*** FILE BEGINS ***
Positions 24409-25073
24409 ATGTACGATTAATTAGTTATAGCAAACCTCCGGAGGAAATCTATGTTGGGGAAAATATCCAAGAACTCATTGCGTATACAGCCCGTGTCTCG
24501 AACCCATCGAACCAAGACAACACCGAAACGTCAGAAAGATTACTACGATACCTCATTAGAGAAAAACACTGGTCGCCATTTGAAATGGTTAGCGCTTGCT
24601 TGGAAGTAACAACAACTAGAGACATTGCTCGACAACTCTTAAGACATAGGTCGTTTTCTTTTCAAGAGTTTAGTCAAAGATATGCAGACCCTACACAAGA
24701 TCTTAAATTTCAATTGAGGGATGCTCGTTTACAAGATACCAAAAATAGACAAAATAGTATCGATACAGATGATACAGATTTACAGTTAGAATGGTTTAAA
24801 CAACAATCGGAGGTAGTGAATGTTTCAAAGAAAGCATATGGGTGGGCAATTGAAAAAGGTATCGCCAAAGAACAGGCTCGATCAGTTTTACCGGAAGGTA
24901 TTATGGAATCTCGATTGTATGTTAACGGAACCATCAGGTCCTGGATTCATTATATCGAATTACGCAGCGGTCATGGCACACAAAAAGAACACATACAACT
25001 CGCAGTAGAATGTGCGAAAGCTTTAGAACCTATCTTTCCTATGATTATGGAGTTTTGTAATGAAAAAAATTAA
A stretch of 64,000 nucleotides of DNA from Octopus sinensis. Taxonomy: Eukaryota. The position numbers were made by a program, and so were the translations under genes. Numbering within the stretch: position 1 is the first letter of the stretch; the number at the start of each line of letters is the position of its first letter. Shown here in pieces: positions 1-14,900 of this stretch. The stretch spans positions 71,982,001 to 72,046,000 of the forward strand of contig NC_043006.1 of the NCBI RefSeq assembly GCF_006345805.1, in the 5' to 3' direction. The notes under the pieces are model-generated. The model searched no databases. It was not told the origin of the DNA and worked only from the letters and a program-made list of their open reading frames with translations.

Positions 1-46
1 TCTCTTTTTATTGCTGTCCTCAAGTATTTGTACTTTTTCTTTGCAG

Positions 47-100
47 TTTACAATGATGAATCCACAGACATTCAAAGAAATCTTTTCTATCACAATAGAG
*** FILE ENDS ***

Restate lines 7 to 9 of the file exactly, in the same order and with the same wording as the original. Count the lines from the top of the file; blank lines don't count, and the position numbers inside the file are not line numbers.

24901 TTATGGAATCTCGATTGTATGTTAACGGAACCATCAGGTCCTGGATTCATTATATCGAATTACGCAGCGGTCATGGCACACAAAAAGAACACATACAACT
25001 CGCAGTAGAATGTGCGAAAGCTTTAGAACCTATCTTTCCTATGATTATGGAGTTTTGTAATGAAAAAAATTAA
A stretch of 64,000 nucleotides of DNA from Octopus sinensis. Taxonomy: Eukaryota. The position numbers were made by a program, and so were the translations under genes. Numbering within the stretch: position 1 is the first letter of the stretch; the number at the start of each line of letters is the position of its first letter. Shown here in pieces: positions 1-14,900 of this stretch. The stretch spans positions 71,982,001 to 72,046,000 of the forward strand of contig NC_043006.1 of the NCBI RefSeq assembly GCF_006345805.1, in the 5' to 3' direction. The notes under the pieces are model-generated. The model searched no databases. It was not told the origin of the DNA and worked only from the letters and a program-made list of their open reading frames with translations.